Gender-Specific Association of Androgenetic Alopecia With Metabolic Syndrome in a Middle-aged Korean Population

S.M. Yi; S.W. Son; K.G. Lee; S.H. Kim; S.K. Lee; E.R. Cho; I.-H. Kim; C. Shin


The British Journal of Dermatology. 2012;167(2):306-313. 

In This Article


Of 3408 initial participants (1707 men, 1701 women), 2884 (1563 men, 1321 women) participated in this study. The mean age of participants ± SD was 55·2 ± 7·5 years (55·1 ± 7·4 in men, 55·4 ± 4·8 in women, age range above 40 years).

Prevalence Rate of Metabolic Syndrome

The overall prevalence rate of MetS as determined by NCEP ATPIII criteria among the 2884 participants was 28·0% (n = 808). The prevalence rate of MetS in the male group was 26·9% (n = 421) and in the female group was 29·3% (n = 387). In the male group, no specific trend was found in the prevalence rate of MetS among the different degrees of the AGA patient group. In contrast, the prevalence rate tended to increase with AGA severity in the female group (Table 1). Age-specific prevalence showed a tendency to increase with age in both the male and female groups. The prevalence rate of MetS was highest in the 70 years or older age groups in both groups (Table 2). The results in Table 2 also indicate that subjects with developed AGA (Norwood IV or greater in men, Ludwig type I or greater in women) in both groups had a higher prevalence of MetS than those with no to mild AGA (Norwood III or less in men, normal in women).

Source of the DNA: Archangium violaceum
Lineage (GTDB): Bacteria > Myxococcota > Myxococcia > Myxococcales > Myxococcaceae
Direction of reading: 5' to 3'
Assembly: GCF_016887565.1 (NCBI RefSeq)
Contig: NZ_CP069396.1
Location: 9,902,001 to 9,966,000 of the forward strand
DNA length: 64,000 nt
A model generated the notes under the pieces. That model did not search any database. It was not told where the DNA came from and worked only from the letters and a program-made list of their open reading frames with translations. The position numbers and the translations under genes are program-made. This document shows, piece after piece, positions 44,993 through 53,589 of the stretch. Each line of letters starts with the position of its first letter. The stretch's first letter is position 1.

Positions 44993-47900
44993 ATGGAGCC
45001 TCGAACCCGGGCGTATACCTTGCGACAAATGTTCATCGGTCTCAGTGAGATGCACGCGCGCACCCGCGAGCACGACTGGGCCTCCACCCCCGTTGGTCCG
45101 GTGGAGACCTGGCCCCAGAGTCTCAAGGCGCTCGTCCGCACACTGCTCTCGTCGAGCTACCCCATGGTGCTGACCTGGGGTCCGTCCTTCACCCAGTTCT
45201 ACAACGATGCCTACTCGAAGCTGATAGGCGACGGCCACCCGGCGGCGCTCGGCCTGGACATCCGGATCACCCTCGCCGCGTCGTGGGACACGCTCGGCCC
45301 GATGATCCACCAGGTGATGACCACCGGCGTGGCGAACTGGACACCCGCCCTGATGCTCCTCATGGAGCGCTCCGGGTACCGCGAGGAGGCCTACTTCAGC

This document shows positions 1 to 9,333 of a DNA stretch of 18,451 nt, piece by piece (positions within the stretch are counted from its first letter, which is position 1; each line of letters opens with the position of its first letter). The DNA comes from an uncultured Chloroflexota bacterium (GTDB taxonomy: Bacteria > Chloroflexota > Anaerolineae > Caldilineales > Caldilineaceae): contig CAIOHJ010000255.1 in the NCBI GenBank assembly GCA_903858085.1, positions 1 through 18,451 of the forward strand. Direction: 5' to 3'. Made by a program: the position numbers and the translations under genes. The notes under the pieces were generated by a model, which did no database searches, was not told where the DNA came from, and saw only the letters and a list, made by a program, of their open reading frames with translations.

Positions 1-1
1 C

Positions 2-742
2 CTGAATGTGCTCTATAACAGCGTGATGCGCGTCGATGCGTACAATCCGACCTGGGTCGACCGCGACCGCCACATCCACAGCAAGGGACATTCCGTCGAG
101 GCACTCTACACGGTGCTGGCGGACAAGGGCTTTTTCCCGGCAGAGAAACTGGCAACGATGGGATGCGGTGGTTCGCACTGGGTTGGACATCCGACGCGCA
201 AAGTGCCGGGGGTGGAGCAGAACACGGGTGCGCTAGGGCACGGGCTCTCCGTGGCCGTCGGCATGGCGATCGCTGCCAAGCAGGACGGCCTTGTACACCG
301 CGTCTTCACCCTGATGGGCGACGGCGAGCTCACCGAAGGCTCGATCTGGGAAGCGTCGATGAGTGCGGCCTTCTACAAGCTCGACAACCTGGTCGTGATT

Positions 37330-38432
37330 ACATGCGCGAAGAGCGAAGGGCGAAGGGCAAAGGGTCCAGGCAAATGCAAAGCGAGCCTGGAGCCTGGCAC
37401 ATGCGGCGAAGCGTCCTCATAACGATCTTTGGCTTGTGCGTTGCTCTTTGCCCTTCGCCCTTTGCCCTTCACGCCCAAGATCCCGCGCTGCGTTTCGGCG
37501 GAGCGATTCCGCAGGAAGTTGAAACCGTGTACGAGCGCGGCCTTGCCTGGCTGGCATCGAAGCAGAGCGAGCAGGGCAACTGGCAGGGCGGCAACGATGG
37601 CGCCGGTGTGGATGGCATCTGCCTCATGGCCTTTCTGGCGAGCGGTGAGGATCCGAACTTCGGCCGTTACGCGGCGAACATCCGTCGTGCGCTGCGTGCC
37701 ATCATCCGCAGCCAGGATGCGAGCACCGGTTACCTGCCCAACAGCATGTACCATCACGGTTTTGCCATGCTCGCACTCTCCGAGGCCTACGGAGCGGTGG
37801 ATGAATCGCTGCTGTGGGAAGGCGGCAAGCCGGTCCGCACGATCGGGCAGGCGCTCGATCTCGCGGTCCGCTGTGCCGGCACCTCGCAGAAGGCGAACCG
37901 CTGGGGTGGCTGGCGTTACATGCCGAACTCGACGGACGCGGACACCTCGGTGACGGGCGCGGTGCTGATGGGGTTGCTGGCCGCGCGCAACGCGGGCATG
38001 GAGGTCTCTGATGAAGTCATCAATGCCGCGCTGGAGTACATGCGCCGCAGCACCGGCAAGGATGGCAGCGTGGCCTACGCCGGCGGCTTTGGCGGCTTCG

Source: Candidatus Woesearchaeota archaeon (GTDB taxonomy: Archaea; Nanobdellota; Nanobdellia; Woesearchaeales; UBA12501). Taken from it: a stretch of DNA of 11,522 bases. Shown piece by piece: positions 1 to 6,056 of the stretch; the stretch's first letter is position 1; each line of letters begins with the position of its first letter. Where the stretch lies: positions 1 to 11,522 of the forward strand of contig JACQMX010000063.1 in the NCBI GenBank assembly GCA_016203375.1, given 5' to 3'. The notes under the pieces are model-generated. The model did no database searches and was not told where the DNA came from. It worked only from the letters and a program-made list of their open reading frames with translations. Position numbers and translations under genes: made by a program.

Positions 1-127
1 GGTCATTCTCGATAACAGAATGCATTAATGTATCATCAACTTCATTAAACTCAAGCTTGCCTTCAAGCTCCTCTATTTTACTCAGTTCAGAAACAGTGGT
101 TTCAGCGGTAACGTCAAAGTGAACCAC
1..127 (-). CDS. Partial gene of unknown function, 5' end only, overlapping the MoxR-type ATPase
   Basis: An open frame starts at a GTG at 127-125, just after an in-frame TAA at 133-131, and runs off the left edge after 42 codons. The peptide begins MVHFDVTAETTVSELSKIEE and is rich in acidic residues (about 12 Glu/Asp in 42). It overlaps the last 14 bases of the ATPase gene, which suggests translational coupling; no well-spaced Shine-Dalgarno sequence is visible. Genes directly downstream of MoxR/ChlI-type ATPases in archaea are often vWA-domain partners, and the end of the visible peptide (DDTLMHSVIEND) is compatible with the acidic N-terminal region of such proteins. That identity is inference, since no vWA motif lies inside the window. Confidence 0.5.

Association Between Metabolic Syndrome and Androgenetic Alopecia

Table 3 and Table 4 demonstrate the associations between MetS and AGA with and without adjustments for age, family history of AGA, and smoking. In men, the risk of having Norwood type IV or greater was mildly increased for subjects with MetS compared with those without MetS, but this finding was not statistically significant. The prevalence had a magnitude of 1·27-fold (95% CI 0·97–1·65) in the unadjusted model and 1·24-fold (95% CI 0·89–1·73) in the adjusted model. Table 3 also shows the comparison of severe AGA (Norwood grade V or above) with moderate AGA (Norwood grade III and IV) in men. The results revealed that severe AGA conferred a 1·41-fold (95% CI 0·93–2·14) higher risk of MetS compared with moderate AGA, but this finding was also not statistically significant. When the number of fulfilled components of MetS, rather than simply the presence of MetS, was considered, no significant association was also noted with or without AGA in men. In women, the risk of having Ludwig type I or greater was statistically significantly increased for subjects with MetS compared with those without MetS. The increased prevalence had a magnitude of 2·75-fold (95% CI 2·04–3·70; P < 0·0001) in the unadjusted model and 1·68-fold (95% CI 1·14–2·48; P = 0·01) in the adjusted model. Similar results were also observed for the number of fulfilled components of MetS (OR 1·38, 95% CI 1·00–1·91; P < 0·05). When each component of MetS was considered individually, associations for all five components (waist circumference, TG, HDL-C, blood glucose, and BP) were not statistically significant ( Table 4 ).


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